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Legalization of Marijuana in Canada and Possible Repercussions for Cross-border Travel

Earlier this year, Canada passed legislation that would fully legalize the recreational use of marijuana on October 17, 2018. As our previous blog posts have mentioned, while marijuana has already been legalized in some U.S. states, it still remains an illegal substance federally. Consequently, as these state and federal (and now Canadian) laws collide, we anticipate problems for foreign nationals crossing the United States – Canada border. 
Despite the fact that marijuana is legal in some states, the border remains federal jurisdiction, patrolled by federally regulated U.S. Customs and Border Protection (CBP) officials. Under current legislation, CBP Officers have discretion to bar entry of a foreign national that admits to acts that violate the law, or if the foreign national is determined by an officer to be a drug abuser or addict. Canadians that admit to using marijuana effectually admit to a federal criminal act, and this can result in a lifelong ban from the United States. 
A simple question like “what do you do for a living?” if posed by a CBP officer, could also be problematic for a foreign national that works with or invests in the marijuana industry, even in states where it is legal. Under the Immigration and Nationality Act, a determination by CBP that a foreign national was aiding, assisting or colluding in the illicit trafficking of a controlled substance would result in permanent inadmissibility to the U.S. For example, it has been reported that CBP has recently issued lifelong bans to Canadians with investments in legal American marijuana companies, whereby they have determined that this is assisting or colluding in the illicit trafficking of drugs.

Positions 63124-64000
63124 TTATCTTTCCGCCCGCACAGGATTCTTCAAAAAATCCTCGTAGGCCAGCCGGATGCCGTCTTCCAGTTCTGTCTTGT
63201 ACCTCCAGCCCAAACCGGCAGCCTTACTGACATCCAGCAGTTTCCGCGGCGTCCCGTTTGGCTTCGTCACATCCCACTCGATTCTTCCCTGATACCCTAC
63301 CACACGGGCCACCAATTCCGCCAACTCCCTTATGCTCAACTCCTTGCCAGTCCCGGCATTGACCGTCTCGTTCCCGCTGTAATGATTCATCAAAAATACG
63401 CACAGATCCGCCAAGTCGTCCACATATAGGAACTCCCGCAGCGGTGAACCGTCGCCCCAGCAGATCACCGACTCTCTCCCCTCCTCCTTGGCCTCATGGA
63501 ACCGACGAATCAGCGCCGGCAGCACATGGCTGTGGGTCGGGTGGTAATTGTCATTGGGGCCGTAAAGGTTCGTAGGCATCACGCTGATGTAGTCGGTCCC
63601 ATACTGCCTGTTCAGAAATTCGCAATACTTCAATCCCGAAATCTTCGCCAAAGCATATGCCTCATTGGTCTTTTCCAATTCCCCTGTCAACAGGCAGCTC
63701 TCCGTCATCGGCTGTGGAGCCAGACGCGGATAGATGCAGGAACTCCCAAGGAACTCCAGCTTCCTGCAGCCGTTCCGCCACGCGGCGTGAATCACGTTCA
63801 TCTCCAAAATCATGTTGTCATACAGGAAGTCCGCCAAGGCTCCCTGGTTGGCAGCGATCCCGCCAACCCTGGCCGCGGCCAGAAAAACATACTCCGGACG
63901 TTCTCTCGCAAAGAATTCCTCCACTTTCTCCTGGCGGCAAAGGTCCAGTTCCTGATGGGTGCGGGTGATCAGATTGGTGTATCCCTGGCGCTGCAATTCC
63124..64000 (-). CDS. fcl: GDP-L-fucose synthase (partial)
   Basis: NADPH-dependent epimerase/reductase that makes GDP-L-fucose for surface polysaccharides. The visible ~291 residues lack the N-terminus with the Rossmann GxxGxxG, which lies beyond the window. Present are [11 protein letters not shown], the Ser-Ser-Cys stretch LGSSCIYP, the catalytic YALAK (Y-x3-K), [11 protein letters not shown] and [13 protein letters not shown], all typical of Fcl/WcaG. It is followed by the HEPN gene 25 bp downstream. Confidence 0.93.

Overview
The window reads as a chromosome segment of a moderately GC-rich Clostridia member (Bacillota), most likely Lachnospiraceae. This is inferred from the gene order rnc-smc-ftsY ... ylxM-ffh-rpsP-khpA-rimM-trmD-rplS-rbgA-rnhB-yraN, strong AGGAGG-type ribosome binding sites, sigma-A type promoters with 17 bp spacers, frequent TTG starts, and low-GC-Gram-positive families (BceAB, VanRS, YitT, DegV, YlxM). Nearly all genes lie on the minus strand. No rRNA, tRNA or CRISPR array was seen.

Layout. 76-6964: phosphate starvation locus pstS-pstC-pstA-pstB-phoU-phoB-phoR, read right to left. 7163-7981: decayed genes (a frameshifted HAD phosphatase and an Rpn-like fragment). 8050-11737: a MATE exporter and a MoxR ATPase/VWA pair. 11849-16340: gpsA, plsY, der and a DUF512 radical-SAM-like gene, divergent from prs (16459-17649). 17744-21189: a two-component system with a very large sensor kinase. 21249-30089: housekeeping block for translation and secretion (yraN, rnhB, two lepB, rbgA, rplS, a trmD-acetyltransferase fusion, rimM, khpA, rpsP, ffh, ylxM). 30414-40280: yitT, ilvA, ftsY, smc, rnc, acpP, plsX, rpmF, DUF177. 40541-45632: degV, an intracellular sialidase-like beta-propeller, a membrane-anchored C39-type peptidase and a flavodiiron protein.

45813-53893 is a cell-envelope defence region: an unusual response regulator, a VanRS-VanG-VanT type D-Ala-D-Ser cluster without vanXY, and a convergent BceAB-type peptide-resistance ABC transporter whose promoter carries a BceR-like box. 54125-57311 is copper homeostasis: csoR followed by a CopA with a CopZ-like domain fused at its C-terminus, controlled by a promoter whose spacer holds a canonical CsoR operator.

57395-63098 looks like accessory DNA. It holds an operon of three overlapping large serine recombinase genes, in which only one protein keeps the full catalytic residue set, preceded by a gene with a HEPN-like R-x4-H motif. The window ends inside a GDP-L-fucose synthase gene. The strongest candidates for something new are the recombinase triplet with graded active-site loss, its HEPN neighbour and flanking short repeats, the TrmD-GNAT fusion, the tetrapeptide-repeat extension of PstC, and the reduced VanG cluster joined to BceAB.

While admitting to use or involvement with marijuana would likely lead to problems when applying for entry, the alternative — that is to lie and deny use or affiliation — is not any better. Misrepresentations by a foreign national with the intent to deceive a CBP officer is also grounds for permanent inadmissibility. If it were discovered that you had lied to a border official about your involvement with marijuana, it is likely that you would be barred entry, and any chance of seeking future immigration benefits would be seriously impacted.
Fortunately, those who do receive an entry ban due to marijuana use may be able to seek a special nonimmigrant waiver in order to re-enter the U.S. Such a waiver is valid for a maximum of five years, and can be a useful tool to help redress a bar from entry. Berardi Immigration Law attorneys have successfully secured numerous waivers for our clients, and we would recommend consulting with our attorneys to help you navigate this process.
Presently, the best way to avoid any kind of trouble at the border is to avoid any use or association with marijuana. If a CBP official asks a marijuana-related question, don’t lie. Rather, if you have used marijuana, it might be best to refuse to answer the question, withdraw your request to enter, and return back to Canada. You might even wish to consider meeting clients in Canada, or virtually through remote web-based meeting applications.
If you have any questions about an upcoming trip to the U.S. and are concerned about possible complications stemming from marijuana legalization, please contact us today. Our attorneys would be happy to assist you in crossing the border with confidence!